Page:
The last bugs that Volkswagen produced rolled off the assembly line in Puebla, Mexico, on July 10th. The freed-up factory space in Mexico would be used to produce a new SUV intended for the North American market, the company said in a news release.
The Beetle was originally designed in the 1930s by legendary engineer Ferdinand Porsche at the behest of Adolf Hitler, who wanted to see a cheap and practical mass-produced car made available to the German people. But the outbreak of World War II stalled its production, as military necessity took precedence. After the war, though, the factory was restarted by the British military and production of Volkswagen cars began to take off.
The design found international fame in the 1960s and 1970s in the Disney film featuring Herbie, the Love Bug, a racing car with a mind of its own. Beetle soon became a worldwide icon for its small, practical, but aesthetic qualities.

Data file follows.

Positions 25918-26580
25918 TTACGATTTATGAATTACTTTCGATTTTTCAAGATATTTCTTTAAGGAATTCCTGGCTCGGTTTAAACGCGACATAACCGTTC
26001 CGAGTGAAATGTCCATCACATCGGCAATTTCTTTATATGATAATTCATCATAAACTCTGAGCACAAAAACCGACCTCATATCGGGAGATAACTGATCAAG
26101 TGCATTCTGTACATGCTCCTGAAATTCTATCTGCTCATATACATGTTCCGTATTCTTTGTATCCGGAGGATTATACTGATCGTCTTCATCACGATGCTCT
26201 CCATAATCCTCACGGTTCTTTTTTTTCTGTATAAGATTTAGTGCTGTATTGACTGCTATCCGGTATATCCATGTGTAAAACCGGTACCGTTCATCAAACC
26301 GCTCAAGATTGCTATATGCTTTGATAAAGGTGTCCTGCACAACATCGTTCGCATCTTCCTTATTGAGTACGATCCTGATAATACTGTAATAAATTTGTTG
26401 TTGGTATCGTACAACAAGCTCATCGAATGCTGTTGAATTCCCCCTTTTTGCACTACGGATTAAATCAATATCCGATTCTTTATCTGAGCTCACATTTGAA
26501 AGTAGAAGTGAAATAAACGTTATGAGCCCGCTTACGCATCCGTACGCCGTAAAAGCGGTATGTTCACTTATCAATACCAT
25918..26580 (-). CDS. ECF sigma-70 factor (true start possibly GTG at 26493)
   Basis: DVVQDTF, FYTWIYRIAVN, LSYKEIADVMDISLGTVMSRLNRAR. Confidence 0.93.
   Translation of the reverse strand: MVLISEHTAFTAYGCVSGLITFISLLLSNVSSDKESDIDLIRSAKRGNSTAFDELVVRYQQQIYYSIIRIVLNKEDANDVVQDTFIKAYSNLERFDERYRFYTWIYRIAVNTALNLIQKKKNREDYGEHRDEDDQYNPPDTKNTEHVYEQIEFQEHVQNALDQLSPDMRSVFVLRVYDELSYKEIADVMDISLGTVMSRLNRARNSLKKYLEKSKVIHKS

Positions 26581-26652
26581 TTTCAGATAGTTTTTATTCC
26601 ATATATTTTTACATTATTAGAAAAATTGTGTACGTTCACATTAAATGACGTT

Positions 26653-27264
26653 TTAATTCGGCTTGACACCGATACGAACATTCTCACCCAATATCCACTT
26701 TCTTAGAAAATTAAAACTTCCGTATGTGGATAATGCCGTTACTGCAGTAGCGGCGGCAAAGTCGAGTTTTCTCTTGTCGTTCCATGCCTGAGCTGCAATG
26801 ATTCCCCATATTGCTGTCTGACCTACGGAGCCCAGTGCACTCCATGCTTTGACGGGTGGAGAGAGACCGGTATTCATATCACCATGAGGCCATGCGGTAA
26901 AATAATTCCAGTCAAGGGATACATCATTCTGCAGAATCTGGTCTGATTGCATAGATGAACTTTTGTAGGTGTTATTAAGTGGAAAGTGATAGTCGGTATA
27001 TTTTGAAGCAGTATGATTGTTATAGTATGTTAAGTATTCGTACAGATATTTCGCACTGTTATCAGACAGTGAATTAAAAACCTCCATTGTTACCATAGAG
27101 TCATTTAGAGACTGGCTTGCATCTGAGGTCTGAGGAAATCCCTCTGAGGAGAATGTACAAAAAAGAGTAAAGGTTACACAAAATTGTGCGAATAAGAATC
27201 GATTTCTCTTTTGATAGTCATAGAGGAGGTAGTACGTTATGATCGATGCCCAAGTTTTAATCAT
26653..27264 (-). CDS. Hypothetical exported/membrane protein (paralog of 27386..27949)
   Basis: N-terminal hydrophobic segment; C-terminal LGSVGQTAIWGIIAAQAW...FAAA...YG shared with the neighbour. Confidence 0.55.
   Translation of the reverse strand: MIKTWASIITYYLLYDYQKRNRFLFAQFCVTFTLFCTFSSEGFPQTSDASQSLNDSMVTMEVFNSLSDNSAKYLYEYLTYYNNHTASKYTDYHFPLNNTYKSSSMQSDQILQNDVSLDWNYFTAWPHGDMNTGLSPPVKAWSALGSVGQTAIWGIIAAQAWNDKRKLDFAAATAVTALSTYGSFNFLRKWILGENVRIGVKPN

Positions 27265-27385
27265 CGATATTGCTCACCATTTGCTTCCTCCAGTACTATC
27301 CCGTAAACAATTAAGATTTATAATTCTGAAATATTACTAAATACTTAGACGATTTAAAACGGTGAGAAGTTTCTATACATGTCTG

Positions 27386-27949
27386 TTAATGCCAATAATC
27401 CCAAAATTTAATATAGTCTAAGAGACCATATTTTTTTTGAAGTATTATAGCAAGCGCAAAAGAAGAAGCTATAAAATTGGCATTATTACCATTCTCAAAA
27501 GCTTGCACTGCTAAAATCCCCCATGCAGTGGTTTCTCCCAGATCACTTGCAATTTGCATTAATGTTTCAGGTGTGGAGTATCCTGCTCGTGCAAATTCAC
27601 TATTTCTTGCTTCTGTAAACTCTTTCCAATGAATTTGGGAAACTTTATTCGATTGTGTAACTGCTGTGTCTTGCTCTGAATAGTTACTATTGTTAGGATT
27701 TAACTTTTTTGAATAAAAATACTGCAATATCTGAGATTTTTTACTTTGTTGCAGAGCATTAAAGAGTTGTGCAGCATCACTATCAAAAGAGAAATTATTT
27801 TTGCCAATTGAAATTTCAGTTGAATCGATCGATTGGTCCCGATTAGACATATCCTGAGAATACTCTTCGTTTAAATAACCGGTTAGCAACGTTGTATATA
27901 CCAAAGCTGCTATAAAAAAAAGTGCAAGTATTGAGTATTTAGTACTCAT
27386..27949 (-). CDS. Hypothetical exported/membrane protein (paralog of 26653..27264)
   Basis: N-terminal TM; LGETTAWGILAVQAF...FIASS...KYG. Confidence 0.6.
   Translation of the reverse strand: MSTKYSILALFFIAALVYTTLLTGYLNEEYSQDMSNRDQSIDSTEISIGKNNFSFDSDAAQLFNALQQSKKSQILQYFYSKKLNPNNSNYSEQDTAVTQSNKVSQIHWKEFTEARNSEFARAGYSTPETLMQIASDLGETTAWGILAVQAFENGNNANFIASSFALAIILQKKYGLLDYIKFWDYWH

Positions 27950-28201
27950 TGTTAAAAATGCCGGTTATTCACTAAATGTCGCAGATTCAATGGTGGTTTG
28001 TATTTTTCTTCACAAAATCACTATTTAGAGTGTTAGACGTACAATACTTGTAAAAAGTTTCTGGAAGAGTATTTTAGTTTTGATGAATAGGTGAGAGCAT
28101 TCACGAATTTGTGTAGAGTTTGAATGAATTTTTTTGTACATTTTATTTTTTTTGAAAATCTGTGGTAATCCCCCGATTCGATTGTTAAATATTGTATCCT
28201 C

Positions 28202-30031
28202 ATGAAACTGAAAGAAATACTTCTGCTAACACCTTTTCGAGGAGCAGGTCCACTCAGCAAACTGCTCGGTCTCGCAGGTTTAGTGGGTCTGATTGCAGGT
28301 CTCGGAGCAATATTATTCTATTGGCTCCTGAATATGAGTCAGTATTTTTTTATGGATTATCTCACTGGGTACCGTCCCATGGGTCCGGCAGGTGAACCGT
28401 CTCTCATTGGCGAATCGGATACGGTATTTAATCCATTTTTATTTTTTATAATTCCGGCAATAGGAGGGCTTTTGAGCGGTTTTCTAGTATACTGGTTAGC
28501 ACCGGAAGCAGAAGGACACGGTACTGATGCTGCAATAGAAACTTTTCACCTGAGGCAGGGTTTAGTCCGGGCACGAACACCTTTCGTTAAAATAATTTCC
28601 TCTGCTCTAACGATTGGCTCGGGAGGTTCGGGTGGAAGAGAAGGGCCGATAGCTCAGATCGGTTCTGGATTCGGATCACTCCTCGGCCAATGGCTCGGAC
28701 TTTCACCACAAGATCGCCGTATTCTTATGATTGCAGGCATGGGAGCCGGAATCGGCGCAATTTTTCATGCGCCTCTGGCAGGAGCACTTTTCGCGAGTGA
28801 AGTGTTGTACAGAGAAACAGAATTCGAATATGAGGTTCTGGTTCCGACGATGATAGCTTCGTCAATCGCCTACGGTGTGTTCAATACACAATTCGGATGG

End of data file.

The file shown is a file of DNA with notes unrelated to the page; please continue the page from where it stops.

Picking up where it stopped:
But sales, particularly in the key US market, have fallen in recent years. Consumers in the US have increasingly turned to larger cars such as crossovers and SUVs. Volkswagen, in the wake of the diesel emissions scandal and huge investment in electric vehicles, says it will look to slim down its model range with a greater focus on family and electric cars.
"It's impossible to imagine where Volkswagen would be without the Beetle," Volkswagen of America president and CEO Scott Keogh said in a statement. "From its first import in 1949 to today's retro-inspired design, it has showcased our company's ability to fit round pegs into square holes of the automotive industry. While its time has come, the role it has played in the evolution of our brand will be forever cherished."
The final Beetle to roll off the assembly line will be displayed at a Volkswagen museum in Puebla, the company said.
at the behest of sb. 应某人要求
precedence n. 优先；优先权
aesthetic adj. 审美的；美学的